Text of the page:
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Resenting My Own Mess

Resenting My Own Mess

But Sarah saw the son of Hagar the Egyptian, whom she had borne to Abraham, laughing. So she said to Abraham, “Cast out this slave woman with her son, for the son of this slave woman shall not be heir with my son Isaac.” Genesis 21:9-10

When in treatment for my opioid addiction, I resented being treated like a child, only being able to go outside or access my snack bin when I had permission. I needed to accept though, that I’d been acting like a child, impulsively doing whatever I wanted, with no thought to the consequences. Early in recovery, I resented that my wife and the rest of the world didn’t immediately accept that I was a changed man. I had to realize however, that I’d created this skepticism with 15 years of addiction and relapse, and that trust was going to take time. Nearly a year later, when the local newspaper finally printed the official story of my addiction, I felt resentment creeping in, but by that time, I’d figured it out. I did this. I have no one to resent or blame but myself.

In today’s passage, Sarah found herself in a somewhat similar situation. In the story, Sarah resented Ishmael, the son that her husband produced with Sarah’s servant, Hagar. Years before, God promised Abraham and Sarah offspring, but when it didn’t happen fast enough, Sarah took matters into her own hands, attempting to speed up God’s plan. She convinced Abraham to have sex with her servant Hagar, which produced Ishmael. Well, eventually God provided as Sarah and Abraham had their own son, Isaac. Once Isaac arrived, Sarah looked upon Ishmael with resentment and contempt. She wanted him gone.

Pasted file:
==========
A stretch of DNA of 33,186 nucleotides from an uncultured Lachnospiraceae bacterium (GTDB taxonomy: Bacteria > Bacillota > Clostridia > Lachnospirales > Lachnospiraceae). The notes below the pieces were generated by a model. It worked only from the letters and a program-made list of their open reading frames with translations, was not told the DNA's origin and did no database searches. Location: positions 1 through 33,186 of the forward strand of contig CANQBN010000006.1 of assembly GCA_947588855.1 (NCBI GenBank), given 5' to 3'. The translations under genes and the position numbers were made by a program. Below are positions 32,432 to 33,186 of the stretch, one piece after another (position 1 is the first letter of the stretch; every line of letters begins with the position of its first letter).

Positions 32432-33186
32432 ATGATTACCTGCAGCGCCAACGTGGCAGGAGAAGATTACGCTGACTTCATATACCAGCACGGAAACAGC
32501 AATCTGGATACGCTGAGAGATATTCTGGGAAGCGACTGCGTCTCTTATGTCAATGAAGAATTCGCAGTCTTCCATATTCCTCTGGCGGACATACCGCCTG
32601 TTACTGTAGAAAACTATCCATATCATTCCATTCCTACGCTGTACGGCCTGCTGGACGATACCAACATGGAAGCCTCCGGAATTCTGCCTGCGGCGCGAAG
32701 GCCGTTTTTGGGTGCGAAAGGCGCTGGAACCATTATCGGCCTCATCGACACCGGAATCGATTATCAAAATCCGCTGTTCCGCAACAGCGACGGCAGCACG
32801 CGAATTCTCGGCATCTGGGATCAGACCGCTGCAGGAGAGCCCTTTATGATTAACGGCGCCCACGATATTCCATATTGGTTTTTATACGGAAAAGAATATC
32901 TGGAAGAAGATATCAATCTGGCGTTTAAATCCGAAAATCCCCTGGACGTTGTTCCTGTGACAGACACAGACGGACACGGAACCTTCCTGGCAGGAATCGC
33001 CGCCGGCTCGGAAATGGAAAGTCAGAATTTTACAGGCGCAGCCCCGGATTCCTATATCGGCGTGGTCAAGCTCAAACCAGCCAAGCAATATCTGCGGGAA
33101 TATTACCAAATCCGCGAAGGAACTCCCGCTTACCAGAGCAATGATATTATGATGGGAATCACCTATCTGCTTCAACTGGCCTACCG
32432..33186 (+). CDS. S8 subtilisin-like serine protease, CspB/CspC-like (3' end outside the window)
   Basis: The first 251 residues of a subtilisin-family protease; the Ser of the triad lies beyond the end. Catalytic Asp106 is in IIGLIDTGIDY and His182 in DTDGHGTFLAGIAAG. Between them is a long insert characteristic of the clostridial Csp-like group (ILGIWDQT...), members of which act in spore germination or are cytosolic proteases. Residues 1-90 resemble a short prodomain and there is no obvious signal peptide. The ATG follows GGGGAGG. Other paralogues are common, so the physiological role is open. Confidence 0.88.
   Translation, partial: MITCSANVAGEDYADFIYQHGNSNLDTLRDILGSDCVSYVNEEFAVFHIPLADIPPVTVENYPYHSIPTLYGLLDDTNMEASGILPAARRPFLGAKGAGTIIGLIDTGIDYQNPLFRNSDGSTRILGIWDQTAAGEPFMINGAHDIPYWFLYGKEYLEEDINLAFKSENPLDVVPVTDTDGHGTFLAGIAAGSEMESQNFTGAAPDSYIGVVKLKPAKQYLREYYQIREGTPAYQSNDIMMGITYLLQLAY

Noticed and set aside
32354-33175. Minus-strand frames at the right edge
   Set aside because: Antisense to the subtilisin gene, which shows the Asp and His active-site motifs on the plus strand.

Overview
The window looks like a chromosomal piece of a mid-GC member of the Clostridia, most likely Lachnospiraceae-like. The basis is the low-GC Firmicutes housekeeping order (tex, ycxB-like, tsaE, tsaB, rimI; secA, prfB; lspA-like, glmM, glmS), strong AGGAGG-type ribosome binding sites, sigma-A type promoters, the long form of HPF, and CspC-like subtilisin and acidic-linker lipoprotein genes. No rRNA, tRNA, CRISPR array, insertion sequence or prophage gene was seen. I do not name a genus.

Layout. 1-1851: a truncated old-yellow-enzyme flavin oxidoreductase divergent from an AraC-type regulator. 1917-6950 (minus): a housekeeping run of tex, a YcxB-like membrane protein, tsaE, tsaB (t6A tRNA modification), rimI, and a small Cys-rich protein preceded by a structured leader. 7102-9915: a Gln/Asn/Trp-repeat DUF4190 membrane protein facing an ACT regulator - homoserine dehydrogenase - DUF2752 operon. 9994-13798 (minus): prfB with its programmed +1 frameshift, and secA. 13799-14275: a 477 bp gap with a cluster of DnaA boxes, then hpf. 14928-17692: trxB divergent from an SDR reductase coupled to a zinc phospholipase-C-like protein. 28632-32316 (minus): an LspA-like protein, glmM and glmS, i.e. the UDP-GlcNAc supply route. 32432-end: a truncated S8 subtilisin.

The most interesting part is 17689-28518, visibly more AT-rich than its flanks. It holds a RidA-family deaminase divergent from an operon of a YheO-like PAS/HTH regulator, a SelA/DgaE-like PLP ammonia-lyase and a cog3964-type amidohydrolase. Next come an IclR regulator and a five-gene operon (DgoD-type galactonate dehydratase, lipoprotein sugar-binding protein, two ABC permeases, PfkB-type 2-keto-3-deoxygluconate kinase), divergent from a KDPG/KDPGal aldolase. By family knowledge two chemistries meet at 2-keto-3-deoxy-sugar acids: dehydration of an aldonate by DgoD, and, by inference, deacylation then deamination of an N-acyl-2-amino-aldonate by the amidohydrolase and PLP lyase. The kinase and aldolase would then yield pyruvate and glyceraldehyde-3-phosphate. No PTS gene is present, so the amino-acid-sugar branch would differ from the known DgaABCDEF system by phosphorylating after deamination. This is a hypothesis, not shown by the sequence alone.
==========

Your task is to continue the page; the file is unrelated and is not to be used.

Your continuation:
I almost understand Sarah. Ishmael wasn’t hers. He was the product of a sexual relationship between her husband and another woman. Any woman would feel the same. The problem of course, is that this entire situation was manufactured by Sarah. She’s the one who orchestrated Ishmael’s existence and then had the audacity to resent him for being born.

Not all our trials are self-inflicted, but many of them are. In our resentments, we blame others, avoiding responsibility. The problem is that we can’t change anyone else. We’re responsible only for ourselves. If we blame our spouses for a lousy marriage, then yes, we can avoid the discomfort of personal transformation, but we’ll also never have a better marriage. In our trials, we must always ask, What’s my responsibility here? What does God want me to do with this? Our life trials may or may not be our fault, but resentment is never productive. We’re always responsible only for living rightly ourselves, which usually means abandoning our resentments.

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